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researchsquare; 2020.


The uncertainty about COVID-19 outcomes in angiotensin converting enzyme inhibitors (ACEI)/angiotensin receptor blockers (ARB) users continues with contradictory findings. The aim of this study was to determine the effect of ACEI/ARB use in patients with severe COVID-19. This retrospective cohort study done in two Saudi public specialty hospitals designated as COVID-19 referral facilities. We included 354 patients with confirmed diagnosis of COVID-19 between April and June 2020, of which 146 were ACEI/ARB users and 208 were non-ACEI/ARB users. Controlling for confounders, we conducted a multivariate logistic regression and a sensitivity analysis using propensity score matched (PSM) patients. Compared to non-ACEI/ARB users, ACEI/ARB users had an eight-fold higher risk of developing critical or severe COVID-19 (OR=8.25, 95%CI=3.32-20.53); a nearly 7-fold higher risk of intensive care unit (ICU) admission (OR=6.76, 95%CI=2.88-15.89) and a nearly 5-fold higher risk of requiring noninvasive ventilation (OR=4.77,95%CI=2.15-10.55). Patients with diabetes, hypertension, and/or renal disease had a five-fold higher risk of severe COVID-19 disease (OR=5.40,95%CI=2.0-14.54]. These results were confirmed in the PSM analysis. In general, but especially among patients with hypertension, diabetes, and/or renal disease, ACEI/ARB use is associated with a significantly higher risk of severe or critical COVID-19 disease, and ICU care.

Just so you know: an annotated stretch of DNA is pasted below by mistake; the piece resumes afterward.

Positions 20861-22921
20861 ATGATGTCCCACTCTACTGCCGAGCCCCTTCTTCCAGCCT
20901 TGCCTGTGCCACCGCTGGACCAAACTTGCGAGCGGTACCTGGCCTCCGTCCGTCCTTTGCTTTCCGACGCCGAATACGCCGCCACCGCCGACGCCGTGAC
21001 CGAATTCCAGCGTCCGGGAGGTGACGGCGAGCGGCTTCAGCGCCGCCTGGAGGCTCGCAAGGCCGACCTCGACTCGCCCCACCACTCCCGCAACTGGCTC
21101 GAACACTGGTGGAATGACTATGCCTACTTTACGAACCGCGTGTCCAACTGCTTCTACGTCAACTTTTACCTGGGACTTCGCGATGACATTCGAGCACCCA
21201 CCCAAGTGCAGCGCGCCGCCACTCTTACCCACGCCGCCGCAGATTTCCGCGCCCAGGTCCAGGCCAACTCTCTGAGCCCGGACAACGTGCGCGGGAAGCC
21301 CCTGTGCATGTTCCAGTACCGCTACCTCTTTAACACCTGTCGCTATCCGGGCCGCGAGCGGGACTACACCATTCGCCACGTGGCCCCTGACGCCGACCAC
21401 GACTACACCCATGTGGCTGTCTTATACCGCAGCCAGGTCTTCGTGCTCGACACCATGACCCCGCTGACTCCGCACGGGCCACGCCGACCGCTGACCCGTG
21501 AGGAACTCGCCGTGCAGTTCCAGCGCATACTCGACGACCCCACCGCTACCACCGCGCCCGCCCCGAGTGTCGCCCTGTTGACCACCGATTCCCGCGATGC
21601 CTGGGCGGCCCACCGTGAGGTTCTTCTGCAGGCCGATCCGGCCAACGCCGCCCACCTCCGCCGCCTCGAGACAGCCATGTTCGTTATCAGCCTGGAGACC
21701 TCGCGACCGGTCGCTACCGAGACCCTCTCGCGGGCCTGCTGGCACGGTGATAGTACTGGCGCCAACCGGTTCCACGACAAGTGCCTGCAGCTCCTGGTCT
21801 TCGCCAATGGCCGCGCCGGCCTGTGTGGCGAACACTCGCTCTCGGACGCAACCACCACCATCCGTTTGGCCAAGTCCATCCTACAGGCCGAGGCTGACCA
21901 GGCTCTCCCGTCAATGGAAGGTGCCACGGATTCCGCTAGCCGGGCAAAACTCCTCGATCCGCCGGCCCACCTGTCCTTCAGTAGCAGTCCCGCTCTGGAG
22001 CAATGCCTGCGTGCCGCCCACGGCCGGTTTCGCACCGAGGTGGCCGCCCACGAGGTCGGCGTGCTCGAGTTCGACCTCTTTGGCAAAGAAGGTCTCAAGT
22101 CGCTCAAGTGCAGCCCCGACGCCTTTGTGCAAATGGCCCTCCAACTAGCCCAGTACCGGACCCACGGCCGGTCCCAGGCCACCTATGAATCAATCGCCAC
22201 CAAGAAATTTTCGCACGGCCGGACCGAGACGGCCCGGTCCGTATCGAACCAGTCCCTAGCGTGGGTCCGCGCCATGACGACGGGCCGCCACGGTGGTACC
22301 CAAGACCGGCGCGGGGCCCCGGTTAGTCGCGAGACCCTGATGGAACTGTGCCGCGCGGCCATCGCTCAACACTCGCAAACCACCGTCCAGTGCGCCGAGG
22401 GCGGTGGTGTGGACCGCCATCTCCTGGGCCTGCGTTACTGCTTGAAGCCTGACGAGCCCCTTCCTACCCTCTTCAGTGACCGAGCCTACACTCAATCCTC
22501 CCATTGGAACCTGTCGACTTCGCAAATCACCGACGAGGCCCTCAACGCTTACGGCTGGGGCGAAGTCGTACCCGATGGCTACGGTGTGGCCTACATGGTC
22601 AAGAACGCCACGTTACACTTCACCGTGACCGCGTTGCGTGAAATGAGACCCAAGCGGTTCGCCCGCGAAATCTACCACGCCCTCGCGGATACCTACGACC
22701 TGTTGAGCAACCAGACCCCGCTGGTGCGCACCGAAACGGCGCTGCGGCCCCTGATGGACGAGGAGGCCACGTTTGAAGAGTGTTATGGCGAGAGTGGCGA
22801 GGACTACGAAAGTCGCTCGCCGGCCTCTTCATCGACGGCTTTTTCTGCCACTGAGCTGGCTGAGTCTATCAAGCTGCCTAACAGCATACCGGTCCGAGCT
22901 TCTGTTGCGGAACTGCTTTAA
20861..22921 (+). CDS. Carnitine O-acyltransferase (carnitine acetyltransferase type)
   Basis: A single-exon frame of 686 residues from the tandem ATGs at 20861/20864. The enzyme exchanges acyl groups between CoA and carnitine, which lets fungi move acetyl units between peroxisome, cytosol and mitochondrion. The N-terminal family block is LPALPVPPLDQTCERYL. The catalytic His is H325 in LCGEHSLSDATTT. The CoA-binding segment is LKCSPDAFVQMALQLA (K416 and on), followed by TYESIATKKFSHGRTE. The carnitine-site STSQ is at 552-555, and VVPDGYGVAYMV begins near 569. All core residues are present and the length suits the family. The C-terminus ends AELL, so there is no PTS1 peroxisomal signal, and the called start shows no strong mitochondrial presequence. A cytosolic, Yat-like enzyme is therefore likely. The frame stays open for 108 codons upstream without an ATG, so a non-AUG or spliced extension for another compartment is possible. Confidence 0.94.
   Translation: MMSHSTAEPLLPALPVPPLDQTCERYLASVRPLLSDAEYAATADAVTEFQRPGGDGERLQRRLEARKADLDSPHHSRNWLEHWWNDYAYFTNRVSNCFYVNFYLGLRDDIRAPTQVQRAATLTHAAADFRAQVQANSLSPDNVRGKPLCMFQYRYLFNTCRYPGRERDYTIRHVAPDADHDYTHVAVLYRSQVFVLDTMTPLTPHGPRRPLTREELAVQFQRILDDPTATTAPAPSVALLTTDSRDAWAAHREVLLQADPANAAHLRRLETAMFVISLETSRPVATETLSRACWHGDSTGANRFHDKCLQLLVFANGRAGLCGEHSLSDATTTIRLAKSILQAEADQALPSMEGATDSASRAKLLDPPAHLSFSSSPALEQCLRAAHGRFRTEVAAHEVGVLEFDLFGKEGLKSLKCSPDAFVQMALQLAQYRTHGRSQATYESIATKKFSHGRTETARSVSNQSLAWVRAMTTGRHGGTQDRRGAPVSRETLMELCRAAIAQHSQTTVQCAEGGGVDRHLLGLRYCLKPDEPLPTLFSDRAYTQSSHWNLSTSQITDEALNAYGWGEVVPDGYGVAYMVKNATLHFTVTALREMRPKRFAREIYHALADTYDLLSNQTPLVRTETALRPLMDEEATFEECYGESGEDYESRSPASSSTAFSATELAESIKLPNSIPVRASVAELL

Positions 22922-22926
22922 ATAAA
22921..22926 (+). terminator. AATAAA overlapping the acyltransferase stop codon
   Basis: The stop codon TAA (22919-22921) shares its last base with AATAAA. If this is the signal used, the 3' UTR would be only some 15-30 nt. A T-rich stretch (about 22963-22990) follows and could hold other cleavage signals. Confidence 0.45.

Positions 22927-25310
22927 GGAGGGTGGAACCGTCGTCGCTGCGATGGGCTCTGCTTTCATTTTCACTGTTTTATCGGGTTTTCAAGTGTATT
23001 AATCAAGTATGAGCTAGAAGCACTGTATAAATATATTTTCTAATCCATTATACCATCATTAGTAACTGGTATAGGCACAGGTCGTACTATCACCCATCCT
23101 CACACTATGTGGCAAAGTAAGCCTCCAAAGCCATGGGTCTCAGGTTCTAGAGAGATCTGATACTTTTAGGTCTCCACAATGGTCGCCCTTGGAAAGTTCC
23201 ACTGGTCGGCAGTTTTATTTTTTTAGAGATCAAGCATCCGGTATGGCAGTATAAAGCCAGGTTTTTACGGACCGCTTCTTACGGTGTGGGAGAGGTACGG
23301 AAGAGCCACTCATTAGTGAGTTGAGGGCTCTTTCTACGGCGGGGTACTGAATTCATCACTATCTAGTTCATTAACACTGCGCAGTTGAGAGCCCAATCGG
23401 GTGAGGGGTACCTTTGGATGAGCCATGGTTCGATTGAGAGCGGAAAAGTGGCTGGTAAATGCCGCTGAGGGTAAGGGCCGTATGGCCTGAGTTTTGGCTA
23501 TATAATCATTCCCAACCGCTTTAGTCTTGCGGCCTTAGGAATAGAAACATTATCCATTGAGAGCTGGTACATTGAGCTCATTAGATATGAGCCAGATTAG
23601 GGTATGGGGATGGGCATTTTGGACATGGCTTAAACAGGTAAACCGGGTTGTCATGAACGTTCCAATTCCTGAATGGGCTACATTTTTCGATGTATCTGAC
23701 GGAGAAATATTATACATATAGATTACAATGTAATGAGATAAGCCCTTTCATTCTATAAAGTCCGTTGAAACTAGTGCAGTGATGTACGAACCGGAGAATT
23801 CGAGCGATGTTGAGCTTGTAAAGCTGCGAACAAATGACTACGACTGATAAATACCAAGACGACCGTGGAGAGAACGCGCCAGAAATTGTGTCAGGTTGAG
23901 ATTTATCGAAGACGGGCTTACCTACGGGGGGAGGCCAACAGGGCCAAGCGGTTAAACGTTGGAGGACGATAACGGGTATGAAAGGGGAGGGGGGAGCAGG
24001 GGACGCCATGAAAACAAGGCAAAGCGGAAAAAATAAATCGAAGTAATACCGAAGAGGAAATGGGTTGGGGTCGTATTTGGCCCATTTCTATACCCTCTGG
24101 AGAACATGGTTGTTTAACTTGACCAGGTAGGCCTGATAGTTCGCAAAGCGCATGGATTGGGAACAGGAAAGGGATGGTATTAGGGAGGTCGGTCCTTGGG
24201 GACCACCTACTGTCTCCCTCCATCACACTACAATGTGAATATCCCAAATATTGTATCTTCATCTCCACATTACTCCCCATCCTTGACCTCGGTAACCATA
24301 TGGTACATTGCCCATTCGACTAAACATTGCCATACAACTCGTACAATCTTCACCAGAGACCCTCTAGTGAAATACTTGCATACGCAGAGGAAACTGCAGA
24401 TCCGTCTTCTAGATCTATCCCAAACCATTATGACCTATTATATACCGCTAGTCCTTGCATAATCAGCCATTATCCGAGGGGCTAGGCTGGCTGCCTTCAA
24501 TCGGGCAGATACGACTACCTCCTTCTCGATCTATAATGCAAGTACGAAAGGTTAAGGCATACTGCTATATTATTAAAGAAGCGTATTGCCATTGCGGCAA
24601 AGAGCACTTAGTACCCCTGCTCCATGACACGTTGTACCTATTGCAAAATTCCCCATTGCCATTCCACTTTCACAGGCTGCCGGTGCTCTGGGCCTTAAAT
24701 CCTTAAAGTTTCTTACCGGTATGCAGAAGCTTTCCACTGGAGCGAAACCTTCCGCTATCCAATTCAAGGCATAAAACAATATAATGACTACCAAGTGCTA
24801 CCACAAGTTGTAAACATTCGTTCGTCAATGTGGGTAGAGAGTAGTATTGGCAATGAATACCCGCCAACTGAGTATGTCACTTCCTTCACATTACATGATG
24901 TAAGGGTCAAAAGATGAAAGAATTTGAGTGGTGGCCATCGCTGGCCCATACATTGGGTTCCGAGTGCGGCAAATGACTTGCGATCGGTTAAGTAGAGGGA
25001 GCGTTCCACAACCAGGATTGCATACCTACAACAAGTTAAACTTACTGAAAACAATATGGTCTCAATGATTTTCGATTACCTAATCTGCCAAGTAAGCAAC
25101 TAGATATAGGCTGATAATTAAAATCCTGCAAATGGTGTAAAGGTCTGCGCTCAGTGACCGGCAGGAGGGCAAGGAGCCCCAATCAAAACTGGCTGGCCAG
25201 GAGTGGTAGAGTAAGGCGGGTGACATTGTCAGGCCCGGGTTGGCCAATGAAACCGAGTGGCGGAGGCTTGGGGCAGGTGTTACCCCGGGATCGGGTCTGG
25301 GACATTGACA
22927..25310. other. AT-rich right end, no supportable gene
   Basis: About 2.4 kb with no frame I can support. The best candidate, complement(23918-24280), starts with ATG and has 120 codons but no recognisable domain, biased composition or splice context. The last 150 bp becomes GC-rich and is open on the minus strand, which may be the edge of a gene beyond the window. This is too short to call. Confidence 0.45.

Med Hypotheses ; 143: 110081, 2020 Oct.
Article in English | MEDLINE | ID: covidwho-634173


Hand hygiene by washing with soap and water is recommended for the prevention of COVID-19 spread. Soaps and detergents are explained to act by damaging viral spike glycoproteins (peplomers) or by washing out the virus through entrapment in the micelles. Technically, soaps come under a functional category of molecules known as surfactants. Surfactants are widely used in pharmaceutical formulations as excipients. We wonder why surfactants are still not tried for prophylaxis or therapy against COVID-19? That too when many of them have proven antiviral properties. Moreover, lung surfactants have already shown benefits in respiratory viral infections. Therefore, we postulate that surfactant-based prophylaxis and therapy would be promising. We believe that our hypothesis would stimulate debate or new research exploring the possibility of surfactant-based prophylaxis and therapy against COVID-19. The success of a surfactant-based technique would save the world from any such pandemic in the future too.

Betacoronavirus , Coronavirus Infections/drug therapy , Coronavirus Infections/prevention & control , Pandemics/prevention & control , Pneumonia, Viral/drug therapy , Pneumonia, Viral/prevention & control , Surface-Active Agents/pharmacology , Antiviral Agents/administration & dosage , Antiviral Agents/pharmacology , Betacoronavirus/drug effects , COVID-19 , Coronavirus Infections/transmission , Humans , Micelles , Models, Biological , Mouthwashes/administration & dosage , Mouthwashes/pharmacology , Pneumonia, Viral/transmission , SARS-CoV-2 , Surface-Active Agents/administration & dosage , COVID-19 Drug Treatment